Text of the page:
7. Callard, G.V., Petro, Z. and Ryan, K.J. (1981) Biochemical evidence for aromatization of androgen to estrogen in the pituitary. Gen. comp. Endocrinol. 44, 359–64.Google Scholar
  8. Canario, A.V.M. (1991) Sex steroids in marine flatfish. In Scott, A.P., Sumpter, J.P., Kime, D.E. and Rolfe, M.S., eds. Proc. 4th Int. Symp. Reprod. Physiol. Fish. Sheffield: FishSymp91, pp. 71–3.Google Scholar
  9. Canario, A.V.M. and Scott, A.P. (1989) Synthesis of 20α-hydroxylated steroids by ovaries of the dab (Limanda limanda). Gen comp. Endocrinol. 76, 147–58.Google Scholar
  10. Canario, A.V.M. and Scott, A.P. (1990a) Effects of steroids and human chorionic gonadotrophin on in vitro oocyte final maturation in two marine flatfish: the dab, Limanda limanda, and the plaice, Pleuronectes platessa. Gen. comp. Endocrinol. 77, 161–76.Google Scholar
  11. Canario, A.V.M. and Scott, A.P. (1990b) Identification of, and development of radioimmunoassays for 17α,21-dihydroxy-4-pregnene-3,20-dione and 3α,17α,21-trihydroxy-5β-pregnane-20-one in the ovaries of mature plaice (Pleuronectes platessa). Gen. comp. Endocrinol. 78, 273–85.Google Scholar
  12. Canario, A.V.M. and Scott, A.P. (1991) Levels of 17,20α-dihydroxy-4-pregnen-3-one, 3β, 17α, 20α-trihydroxy-5β-pregnane, and other sex steroids, in blood plasma of male dab, Limanda limanda (marine flatfish) injected with human chorionic gonadotrophin. Gen. comp. Endocrinol. 83, 258–64.Google Scholar
  13. Chan, S.T.H. and Phillips, J.G. (1969) The biosynthesis of steroids by the gonads of the ricefield eel Monopterus albus at various phases during natural sex reversal. Gen. comp. Endocrinol. 12, 619–36.Google Scholar
  14. Chang, C.-F. and Chen, M.-R. (1990) The difference in the degree of steroid binding activity in fishes. Bull. Inst. Zool. Acad. Sinica, 29, 41–7.Google Scholar
  15. Colombo, L. and Colombo Belvedere, P. (1977) Gonadal steroidogenesis in teleost fishes. Invest. Pesq. 41, 147–64.Google Scholar
  16. Colombo, L., Bern, H.A., Pieprzyk, J. and Johnson, D.W. (1973) Biosynthesis of 11-deoxycortico-steroids by teleost ovaries and discussion of their possible role in oocyte maturation and ovulation. Gen. comp. Endocrinol. 21, 168–78.Google Scholar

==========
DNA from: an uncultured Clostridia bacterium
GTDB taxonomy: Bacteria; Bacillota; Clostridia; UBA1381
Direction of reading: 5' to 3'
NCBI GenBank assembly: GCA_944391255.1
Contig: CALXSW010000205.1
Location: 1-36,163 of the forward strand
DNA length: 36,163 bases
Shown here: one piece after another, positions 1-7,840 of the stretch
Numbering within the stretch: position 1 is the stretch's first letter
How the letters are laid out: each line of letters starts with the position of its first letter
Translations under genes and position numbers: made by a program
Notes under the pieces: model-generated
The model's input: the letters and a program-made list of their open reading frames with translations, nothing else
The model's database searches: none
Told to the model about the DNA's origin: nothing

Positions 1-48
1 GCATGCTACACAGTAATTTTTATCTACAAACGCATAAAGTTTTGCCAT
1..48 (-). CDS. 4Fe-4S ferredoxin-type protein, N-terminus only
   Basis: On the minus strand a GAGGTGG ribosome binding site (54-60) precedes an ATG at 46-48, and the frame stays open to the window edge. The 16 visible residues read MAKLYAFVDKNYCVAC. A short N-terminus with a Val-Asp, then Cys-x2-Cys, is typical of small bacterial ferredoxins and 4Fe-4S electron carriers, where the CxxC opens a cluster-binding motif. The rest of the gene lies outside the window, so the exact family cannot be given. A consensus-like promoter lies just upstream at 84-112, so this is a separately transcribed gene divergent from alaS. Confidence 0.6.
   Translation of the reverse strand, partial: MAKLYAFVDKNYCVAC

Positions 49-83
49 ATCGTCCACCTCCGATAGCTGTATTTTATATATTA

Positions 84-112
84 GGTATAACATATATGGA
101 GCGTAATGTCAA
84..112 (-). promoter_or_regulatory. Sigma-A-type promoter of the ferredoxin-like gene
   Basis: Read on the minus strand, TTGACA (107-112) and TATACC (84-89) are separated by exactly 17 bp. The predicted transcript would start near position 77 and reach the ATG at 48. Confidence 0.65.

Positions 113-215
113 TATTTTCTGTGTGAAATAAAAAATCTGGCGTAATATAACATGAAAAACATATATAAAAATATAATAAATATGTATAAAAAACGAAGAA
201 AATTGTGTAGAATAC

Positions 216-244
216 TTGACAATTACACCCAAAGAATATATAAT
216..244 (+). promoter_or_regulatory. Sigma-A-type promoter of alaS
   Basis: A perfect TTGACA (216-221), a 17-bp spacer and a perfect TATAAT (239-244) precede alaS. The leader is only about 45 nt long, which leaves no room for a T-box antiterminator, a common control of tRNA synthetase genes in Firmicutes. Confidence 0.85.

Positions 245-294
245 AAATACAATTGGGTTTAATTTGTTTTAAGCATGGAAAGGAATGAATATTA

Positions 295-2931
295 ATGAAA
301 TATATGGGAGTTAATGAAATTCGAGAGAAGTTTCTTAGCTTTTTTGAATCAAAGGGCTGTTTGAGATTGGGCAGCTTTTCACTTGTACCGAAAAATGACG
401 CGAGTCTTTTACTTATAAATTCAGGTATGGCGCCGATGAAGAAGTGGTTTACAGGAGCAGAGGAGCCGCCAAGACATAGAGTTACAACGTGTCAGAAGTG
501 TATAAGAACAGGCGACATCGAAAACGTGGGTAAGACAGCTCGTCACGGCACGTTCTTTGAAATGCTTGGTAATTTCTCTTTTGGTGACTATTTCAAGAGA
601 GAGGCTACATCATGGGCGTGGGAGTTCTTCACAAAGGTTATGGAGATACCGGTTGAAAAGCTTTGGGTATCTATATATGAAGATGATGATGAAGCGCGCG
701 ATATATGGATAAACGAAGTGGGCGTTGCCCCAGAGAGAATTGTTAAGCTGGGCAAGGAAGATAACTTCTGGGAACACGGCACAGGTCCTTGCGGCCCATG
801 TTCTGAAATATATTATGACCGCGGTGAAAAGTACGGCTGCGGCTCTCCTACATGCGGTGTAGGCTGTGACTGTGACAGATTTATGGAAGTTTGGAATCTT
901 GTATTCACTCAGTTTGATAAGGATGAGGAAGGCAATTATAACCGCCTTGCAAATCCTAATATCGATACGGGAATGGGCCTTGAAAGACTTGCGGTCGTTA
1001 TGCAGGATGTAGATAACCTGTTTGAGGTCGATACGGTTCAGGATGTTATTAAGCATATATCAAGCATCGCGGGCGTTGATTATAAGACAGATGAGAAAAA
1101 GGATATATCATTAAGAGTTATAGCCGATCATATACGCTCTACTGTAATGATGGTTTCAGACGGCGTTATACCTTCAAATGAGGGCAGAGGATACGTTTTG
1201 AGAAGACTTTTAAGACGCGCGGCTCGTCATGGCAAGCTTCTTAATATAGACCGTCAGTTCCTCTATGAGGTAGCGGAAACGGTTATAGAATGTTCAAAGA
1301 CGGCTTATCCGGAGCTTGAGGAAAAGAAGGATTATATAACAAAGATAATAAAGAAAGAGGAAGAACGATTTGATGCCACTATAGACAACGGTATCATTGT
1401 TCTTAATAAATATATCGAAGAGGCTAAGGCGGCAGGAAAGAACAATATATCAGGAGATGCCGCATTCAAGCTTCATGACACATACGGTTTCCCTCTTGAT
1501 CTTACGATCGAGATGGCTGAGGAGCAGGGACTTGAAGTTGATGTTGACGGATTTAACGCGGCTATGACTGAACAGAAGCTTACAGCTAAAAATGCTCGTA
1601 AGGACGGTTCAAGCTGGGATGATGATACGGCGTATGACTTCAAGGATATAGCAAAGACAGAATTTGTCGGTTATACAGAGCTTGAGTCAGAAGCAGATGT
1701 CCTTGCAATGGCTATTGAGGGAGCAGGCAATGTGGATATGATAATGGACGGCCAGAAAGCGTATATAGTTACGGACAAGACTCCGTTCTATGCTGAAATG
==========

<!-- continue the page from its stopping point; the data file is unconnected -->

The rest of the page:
17. Colombo, L., Colombo Belvedere, P. and Pilati, A. (1977) Biosynthesis of free and conjugated 5β-reduced androgens by the testis of the black goby, Gobius jozo L. Boll. Zool. 44, 131–4.Google Scholar
  18. Colombo, L., Colombo Belvedere, P. and Arcarese, G. (1978) Emergence of ovarian 11-deoxycorticosteroid biosynthesis at ovulation time in the sea bass, Dicentrarchus labrax L. Annls Biol. anim. Biochim. Biphys. 18, 937–41.Google Scholar
  19. Colombo, L., Marconato, A., Colombo Belvedere, P. and Frisco, C. (1980) Endocrinology of teleost reproduction: a testicular steroid pheromone in the black goby Gobius jozo L. Boll. Zool. 47, 355–64.Google Scholar
  20. Cuisset, B., Pelissero, C., Nunez Rodriguez, J. and Le Menn, F. (1991) Use of plasma 11-ketotestosterone for sex determination in Siberian sturgeon Acipenser baeri B. In Scott, A.P., Sumpter, J.P., Kime, D.E. and Rolfe, M.S., eds. Proc. 4th Int. Symp. Reprod. Physiol. Fish. Sheffield FishSymp91, p. 272.Google Scholar
  21. Eckstein, B. and Eylath, U. (1970) The occurrence and biosynthesis in vitro of 11-ketotestosterone in ovarian tissue of the mullet, Mugil capito, derived from two biotopes. Gen. comp. Endocrinol. 14, 396–403.Google Scholar
  22. Eechaute, W., Lacroix, E., and Leusen, I. (1974) The conversion of testosterone to 7α-hydroxytestosterone by incubated rat testes. Steroids 24, 753–65.Google Scholar